Wound closure in plant stems (after either fire or mechanical damage) is a complex, multi-scale process that involves the formation of a callous tissue (callus lips) responsible for cell proliferation and overgrowth at the injury edges, resulting in coverage of the scarred tissue. Investigating such phenomena, it is difficult to discriminate between cell-specific growth responses, associated with physiological adaptations, and cell proliferation reactions emerging from specific cambium dynamics due to changes in mechanical constrains. In particular, the effects of cell–cell mechanical interactions on the wound closure process have never been investigated. To understand to what extent callus lip formation depends on the intra-tissue mechanical balance of forces, we built a simplified individual-based model (IBM) of cell division and differentiation in a generic woody tissue. Despite its simplified physiological assumptions, the model was capable to simulate callus hyperproliferation and wound healing as an emergent property of the mechanical interactions between individual cells. The model output suggests that the existence of a scar alone does constrain the growth trajectories of the remaining proliferating cells around the injury, thus resulting in the wound closure, ultimately engulfing the damaged tissue in the growing stem.

An Individual Based Model of Wound Closure in Plant Stems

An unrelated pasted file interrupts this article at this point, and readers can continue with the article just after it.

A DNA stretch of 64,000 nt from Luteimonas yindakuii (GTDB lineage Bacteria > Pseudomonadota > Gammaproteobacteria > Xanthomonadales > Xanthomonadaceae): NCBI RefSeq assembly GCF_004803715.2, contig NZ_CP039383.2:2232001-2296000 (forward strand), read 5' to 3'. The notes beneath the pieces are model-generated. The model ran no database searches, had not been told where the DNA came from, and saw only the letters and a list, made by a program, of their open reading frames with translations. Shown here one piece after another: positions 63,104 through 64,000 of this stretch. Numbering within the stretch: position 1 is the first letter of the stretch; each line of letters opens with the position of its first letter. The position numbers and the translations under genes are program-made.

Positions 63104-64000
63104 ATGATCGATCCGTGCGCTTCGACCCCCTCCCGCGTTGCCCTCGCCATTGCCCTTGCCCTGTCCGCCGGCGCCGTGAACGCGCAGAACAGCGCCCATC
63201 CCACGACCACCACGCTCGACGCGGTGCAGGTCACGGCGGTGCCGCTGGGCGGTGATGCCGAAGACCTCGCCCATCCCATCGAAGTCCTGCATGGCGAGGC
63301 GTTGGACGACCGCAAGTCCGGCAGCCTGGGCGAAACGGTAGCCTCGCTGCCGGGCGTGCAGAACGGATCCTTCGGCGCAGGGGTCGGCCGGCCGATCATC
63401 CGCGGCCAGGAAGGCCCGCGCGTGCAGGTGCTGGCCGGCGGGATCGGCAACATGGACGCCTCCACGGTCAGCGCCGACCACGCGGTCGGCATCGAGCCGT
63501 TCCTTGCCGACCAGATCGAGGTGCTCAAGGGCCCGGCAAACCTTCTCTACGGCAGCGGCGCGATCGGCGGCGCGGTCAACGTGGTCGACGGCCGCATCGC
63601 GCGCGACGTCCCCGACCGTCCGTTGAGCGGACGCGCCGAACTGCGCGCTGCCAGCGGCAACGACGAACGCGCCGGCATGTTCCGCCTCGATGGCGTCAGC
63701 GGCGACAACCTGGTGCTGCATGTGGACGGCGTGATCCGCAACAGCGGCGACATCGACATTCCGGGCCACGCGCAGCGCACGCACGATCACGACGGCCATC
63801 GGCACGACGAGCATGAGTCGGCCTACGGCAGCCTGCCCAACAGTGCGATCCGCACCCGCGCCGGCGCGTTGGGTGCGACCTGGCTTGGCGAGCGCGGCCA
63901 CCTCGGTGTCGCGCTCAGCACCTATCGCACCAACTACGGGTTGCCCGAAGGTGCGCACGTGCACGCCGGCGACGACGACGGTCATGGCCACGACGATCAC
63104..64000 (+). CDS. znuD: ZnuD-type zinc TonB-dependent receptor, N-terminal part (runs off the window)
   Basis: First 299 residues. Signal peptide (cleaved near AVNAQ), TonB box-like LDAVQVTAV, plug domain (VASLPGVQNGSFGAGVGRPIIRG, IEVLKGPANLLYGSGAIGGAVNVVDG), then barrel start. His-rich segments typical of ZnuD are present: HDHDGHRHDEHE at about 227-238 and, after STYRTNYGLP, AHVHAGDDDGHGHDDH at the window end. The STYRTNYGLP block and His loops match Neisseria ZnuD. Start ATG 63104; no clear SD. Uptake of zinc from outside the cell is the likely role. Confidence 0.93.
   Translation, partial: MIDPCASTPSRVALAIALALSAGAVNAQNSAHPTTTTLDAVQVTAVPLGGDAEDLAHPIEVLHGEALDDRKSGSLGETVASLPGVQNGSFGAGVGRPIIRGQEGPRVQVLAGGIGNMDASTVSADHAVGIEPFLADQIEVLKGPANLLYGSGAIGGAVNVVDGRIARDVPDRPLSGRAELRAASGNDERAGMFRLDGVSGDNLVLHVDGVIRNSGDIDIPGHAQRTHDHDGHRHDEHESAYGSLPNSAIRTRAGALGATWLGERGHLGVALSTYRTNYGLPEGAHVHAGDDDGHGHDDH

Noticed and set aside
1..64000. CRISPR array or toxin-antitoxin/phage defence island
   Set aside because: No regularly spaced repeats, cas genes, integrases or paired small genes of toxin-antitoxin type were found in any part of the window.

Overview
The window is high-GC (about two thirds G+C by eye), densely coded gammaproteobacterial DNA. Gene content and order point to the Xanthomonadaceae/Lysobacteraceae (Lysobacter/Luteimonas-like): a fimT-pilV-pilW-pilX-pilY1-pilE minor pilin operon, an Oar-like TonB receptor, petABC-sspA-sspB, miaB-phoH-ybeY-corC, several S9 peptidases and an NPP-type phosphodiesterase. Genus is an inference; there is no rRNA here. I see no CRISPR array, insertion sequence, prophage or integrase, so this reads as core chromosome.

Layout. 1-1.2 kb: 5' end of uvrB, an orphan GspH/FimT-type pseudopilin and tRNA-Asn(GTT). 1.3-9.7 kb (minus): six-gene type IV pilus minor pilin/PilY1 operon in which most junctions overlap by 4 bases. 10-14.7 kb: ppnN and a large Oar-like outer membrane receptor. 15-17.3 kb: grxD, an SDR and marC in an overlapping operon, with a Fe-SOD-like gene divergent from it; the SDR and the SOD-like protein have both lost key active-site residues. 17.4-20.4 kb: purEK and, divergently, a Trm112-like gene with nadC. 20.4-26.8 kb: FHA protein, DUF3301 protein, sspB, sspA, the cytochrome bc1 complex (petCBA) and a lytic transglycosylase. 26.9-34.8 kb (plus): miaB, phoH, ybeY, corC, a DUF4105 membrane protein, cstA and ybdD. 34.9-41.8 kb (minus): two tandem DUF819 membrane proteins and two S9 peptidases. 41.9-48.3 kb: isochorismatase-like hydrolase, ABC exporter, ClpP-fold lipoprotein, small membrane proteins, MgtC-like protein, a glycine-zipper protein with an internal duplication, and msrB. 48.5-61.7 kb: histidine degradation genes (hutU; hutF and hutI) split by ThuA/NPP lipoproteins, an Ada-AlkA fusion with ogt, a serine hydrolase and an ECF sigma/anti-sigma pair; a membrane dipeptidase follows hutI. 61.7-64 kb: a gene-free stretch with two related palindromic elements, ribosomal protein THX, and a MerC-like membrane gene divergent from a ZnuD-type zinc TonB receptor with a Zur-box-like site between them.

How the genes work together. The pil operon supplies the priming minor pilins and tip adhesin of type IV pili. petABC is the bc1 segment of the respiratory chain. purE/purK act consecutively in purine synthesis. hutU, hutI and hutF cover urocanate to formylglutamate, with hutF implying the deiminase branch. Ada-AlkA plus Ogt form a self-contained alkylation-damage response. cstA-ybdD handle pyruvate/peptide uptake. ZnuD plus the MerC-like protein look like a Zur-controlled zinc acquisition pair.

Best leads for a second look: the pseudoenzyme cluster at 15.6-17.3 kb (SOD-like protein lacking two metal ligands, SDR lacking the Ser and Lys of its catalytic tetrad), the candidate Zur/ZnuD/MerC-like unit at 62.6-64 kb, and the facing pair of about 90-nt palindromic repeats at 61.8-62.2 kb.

Giannino, Francesco
Primo
;
Hay Mele, Bruno
Secondo
;
De Micco, Veronica;Toraldo, Gerardo;Mazzoleni, Stefano
Penultimo
;
Carteni, Fabrizio
Ultimo
2019

Abstract

Wound closure in plant stems (after either fire or mechanical damage) is a complex, multi-scale process that involves the formation of a callous tissue (callus lips) responsible for cell proliferation and overgrowth at the injury edges, resulting in coverage of the scarred tissue. Investigating such phenomena, it is difficult to discriminate between cell-specific growth responses, associated with physiological adaptations, and cell proliferation reactions emerging from specific cambium dynamics due to changes in mechanical constrains. In particular, the effects of cell–cell mechanical interactions on the wound closure process have never been investigated. To understand to what extent callus lip formation depends on the intra-tissue mechanical balance of forces, we built a simplified individual-based model (IBM) of cell division and differentiation in a generic woody tissue. Despite its simplified physiological assumptions, the model was capable to simulate callus hyperproliferation and wound healing as an emergent property of the mechanical interactions between individual cells. The model output suggests that the existence of a scar alone does constrain the growth trajectories of the remaining proliferating cells around the injury, thus resulting in the wound closure, ultimately engulfing the damaged tissue in the growing stem.
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Utilizza questo identificativo per citare o creare un link a questo documento: https://hdl.handle.net/11588/753551
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